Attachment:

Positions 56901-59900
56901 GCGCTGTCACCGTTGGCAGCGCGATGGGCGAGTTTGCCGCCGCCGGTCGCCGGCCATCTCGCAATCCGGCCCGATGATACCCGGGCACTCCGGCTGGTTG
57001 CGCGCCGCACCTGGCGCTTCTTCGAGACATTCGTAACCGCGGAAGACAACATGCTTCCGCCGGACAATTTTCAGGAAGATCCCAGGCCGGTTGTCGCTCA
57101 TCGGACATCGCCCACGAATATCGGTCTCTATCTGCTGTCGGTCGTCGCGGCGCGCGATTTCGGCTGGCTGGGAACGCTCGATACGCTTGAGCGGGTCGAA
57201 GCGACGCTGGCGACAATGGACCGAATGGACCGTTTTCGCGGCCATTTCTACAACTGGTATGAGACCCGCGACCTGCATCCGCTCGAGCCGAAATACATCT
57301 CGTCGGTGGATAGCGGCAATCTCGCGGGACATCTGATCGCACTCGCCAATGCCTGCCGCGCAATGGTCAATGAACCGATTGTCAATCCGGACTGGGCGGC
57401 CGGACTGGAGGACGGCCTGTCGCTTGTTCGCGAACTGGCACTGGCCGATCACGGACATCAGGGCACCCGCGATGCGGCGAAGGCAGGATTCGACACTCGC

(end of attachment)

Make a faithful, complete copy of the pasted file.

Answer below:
Positions 56901-59900
56901 GCGCTGTCACCGTTGGCAGCGCGATGGGCGAGTTTGCCGCCGCCGGTCGCCGGCCATCTCGCAATCCGGCCCGATGATACCCGGGCACTCCGGCTGGTTG
57001 CGCGCCGCACCTGGCGCTTCTTCGAGACATTCGTAACCGCGGAAGACAACATGCTTCCGCCGGACAATTTTCAGGAAGATCCCAGGCCGGTTGTCGCTCA
57101 TCGGACATCGCCCACGAATATCGGTCTCTATCTGCTGTCGGTCGTCGCGGCGCGCGATTTCGGCTGGCTGGGAACGCTCGATACGCTTGAGCGGGTCGAA
57201 GCGACGCTGGCGACAATGGACCGAATGGACCGTTTTCGCGGCCATTTCTACAACTGGTATGAGACCCGCGACCTGCATCCGCTCGAGCCGAAATACATCT
57301 CGTCGGTGGATAGCGGCAATCTCGCGGGACATCTGATCGCACTCGCCAATGCCTGCCGCGCAATGGTCAATGAACCGATTGTCAATCCGGACTGGGCGGC
57401 CGGACTGGAGGACGGCCTGTCGCTTGTTCGCGAACTGGCACTGGCCGATCACGGACATCAGGGCACCCGCGATGCGGCGAAGGCAGGATTCGACACTCGC